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Going Modern in Beaver

We crossed the Oklahoma Panhandle on a recent trip to Black Mesa for a hike up to Oklahoma's highest point (but that's another story). I had read about the two private residences in Beaver, Oklahoma designed by Bruce Goff, so we decided to make a detour. We discovered a great little town and a number of interesting buildings!

Things you probably didn't know about Beaver, Oklahoma:
  • Two homes in Beaver were designed by Bruce Goff (okay, that doesn't count)
  • Hosts the World Cow Chip Throwing Championship
  • Beaver Dunes State Park is nearby and actually has sand dunes
  • They still have an operating OTASCO*
Who knew?

Square State Scare
At one time the panhandle had aspirations of statehood. A short-lived movement hoped to turn No Man's Land into Cimarron Territory. They declared Beaver City their capital and petitioned Congress to officially recognize it. Fortunately the vote failed and preserved our state's unique shape- pan with a handle.

By 1890 the entire panhandle of Oklahoma was known as Beaver County, and I suppose it only made sense that the county seat must be Beaver City? After statehood the "strip" was divided into three counties, Beaver City became simply "Beaver" and the wind kept blowing. Today the town is home to about 1,500 and is world renowned for its annual flinging of bovine excrement.

Notable Buildings
The Beaver County Free Fair is hosted in this awesomely angular building designed by Tommy Jay Shaw and built in 1960. The roof extends almost to the ground. Towers out front have a distinctive similarity to oil derricks.

It looks like some windows have been covered over the years- not unusual for buildings of this period. The seemingly free energy of the Sixties met with reality during the energy crisis of the Seventies. Many Mid-Century Modern buildings suffer from single-pane windows and inefficient heating and cooling systems. But the building's overall condition appears to be quite good.

Just around the corner is the community swimming pool. The entryway of this building was rather unique.

But the real gems in Beaver are found off the main drag. Driving through the residential areas we found quiet neighborhoods lined with nice ranch-style homes. Two residences here were designed by our favorite eccentric architect, Bruce Goff.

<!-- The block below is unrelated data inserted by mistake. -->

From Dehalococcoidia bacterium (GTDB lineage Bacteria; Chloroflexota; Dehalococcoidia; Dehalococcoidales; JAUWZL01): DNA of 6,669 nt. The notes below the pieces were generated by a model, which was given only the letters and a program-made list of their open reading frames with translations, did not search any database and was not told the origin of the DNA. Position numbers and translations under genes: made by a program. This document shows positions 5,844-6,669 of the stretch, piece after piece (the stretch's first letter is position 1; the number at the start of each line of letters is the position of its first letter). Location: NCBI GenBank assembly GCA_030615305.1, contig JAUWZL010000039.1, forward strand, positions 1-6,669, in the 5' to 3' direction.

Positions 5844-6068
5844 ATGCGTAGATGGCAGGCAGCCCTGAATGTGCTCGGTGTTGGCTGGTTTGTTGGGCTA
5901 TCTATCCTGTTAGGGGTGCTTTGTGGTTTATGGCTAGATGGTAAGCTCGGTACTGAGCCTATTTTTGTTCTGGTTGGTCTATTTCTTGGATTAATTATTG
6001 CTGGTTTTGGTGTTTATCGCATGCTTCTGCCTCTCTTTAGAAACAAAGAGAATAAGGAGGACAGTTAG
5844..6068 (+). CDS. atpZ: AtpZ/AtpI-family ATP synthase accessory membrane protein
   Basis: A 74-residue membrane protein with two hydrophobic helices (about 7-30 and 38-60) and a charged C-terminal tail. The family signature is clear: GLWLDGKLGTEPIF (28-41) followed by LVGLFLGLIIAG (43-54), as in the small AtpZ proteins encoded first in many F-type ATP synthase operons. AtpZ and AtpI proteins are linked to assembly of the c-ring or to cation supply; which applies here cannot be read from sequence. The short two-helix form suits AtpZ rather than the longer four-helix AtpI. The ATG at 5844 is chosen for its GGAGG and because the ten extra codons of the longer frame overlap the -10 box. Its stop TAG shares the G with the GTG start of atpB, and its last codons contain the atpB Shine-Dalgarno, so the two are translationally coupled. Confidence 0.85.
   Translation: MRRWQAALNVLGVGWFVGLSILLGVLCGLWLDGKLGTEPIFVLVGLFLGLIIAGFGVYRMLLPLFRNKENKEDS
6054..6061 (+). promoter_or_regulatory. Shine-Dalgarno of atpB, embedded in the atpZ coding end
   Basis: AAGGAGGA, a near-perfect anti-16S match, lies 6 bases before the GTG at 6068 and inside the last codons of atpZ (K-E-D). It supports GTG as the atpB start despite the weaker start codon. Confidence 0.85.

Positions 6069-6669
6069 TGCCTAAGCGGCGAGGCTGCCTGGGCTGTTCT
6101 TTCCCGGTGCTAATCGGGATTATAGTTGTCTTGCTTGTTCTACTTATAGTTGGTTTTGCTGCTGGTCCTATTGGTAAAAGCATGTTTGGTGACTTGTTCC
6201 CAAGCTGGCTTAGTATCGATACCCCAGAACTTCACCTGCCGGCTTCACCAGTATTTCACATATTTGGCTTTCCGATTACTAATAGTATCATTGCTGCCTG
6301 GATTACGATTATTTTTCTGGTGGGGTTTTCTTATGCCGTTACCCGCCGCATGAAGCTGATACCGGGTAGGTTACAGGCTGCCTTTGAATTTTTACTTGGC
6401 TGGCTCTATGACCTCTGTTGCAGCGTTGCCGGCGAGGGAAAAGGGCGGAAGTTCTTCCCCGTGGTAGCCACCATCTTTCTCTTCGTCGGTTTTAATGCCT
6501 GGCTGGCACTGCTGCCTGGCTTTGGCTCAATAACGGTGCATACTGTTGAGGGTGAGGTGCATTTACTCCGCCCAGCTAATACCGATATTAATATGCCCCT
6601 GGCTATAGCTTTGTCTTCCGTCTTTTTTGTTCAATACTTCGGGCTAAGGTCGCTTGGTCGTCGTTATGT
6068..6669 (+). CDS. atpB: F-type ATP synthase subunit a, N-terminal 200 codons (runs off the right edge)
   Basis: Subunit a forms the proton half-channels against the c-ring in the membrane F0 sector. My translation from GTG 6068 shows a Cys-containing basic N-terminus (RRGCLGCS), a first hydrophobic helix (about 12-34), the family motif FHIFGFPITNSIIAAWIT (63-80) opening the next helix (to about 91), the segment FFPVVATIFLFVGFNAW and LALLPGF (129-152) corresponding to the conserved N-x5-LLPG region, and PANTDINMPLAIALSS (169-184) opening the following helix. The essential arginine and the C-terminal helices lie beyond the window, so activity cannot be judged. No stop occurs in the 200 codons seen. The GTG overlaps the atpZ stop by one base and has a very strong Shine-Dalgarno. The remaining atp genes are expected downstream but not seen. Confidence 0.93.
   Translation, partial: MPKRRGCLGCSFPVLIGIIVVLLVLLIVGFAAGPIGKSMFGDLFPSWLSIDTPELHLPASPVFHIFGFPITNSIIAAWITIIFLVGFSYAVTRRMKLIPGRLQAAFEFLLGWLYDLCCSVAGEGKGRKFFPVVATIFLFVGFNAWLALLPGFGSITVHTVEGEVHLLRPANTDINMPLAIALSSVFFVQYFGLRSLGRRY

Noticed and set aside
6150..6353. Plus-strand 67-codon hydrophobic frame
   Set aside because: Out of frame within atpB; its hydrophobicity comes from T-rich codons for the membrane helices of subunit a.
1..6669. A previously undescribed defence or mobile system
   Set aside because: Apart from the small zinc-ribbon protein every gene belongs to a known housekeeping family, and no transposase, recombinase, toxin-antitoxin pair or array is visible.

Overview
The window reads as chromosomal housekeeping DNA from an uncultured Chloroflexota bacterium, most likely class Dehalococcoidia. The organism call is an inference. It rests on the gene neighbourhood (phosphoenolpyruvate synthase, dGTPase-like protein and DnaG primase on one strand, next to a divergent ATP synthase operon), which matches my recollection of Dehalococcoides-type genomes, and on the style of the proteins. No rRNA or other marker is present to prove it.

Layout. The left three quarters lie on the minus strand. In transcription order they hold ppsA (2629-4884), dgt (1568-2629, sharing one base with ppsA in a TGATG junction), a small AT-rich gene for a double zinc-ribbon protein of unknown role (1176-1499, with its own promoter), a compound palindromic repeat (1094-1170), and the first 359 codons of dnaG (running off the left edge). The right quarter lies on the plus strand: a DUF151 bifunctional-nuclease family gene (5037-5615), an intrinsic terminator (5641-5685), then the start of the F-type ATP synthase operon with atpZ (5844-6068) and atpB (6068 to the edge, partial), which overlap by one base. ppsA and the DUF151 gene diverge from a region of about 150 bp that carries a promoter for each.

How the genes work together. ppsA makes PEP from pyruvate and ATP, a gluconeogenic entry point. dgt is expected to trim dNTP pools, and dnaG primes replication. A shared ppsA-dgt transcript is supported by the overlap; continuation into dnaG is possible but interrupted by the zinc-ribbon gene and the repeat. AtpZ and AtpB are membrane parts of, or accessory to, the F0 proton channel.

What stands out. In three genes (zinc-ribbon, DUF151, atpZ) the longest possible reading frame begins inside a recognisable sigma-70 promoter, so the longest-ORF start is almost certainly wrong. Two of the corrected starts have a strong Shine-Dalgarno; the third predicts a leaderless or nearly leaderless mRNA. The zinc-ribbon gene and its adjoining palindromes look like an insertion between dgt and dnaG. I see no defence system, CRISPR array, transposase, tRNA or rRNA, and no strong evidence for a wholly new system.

The Barby House in Beaver, OK
The first one we found was a home built for Celestine Barby in 1962. The house features a low, long brick wall that hides an interior balcony. The exterior appears to have been modified over the last 50 years, but the general appearance is pretty original.

Beaver Jackpot
This spaceship was built for William Dace in 1964. A carport extends from the front of the home, and that's about the only conventional feature. The house is a series of two-story tall cylinders. Viewed from the rear the similarities to the "storage pods" of the Bavinger House are quite noticeable.

While some modifications to the exterior are evident, the house appears generally sound and very well maintained.

Our visit was all too short- and we had to rush on without visiting any of these remarkable structures. But we left wanting more! Beaver, Oklahoma offered us a refreshing surprise in the middle of No Man's Land.

Looking for more Goff?
Goff in the Desert is a video tour of Goff's work, including several no longer standing.

Goff in the Desert

*Oklahoma Tire and Supply Company


Great design. The house is really done by an expert as evidenced by the design. Thanks for sharing this one.
Anonymous said…
Ya think? Just one of the greatest architects of the 20th century.
Anonymous said…
I love reading about people appreciating the Goff houses in Beaver Oklahoma! It is a very small town and my grandfather was one of the primary carpenters in the area so naturally he worked on many of the surrounding projects. I have a copy of blueprints for the Dacy house which I could see from my grandparent's home. The Barby house was right across the street from my grandparent's. Naturally, I was intrigued. Grandpa told me to go knock on the door and ask to see the house. It was like stepping into a different World!

The Recent Past

The Bruce Goff House in Vinita

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OKC's Unique First Christian Church

The Church of Tomorrow Oklahoma's state capitol dome was added some 88 years after the capitol was built, finally completed in 2002. But not far away is another dome that has been turning heads since 1956. It's the First Christian Church of Oklahoma City. Call it a wigwam, igloo, earthbound spaceship or dome- no matter how you describe the shape of the sanctuary, it's definitely eye-catching. The thin-shell concrete dome is massive, with seating for 1200. Connected to the dome is a four-story administrative building and a 185-seat theater. Dedicated as "The First Christian Church of Tomorrow," the architecture caught the attention of local newspapers, as well as Life magazine (Feb. 1957). Last summer I had a unique opportunity to explore these interesting buildings. The main complex was designed by R. Duane Conner in 1953. Conner was a member of the congregation and offered three different designs for the church. Credit is also attributed to his partner, Fr

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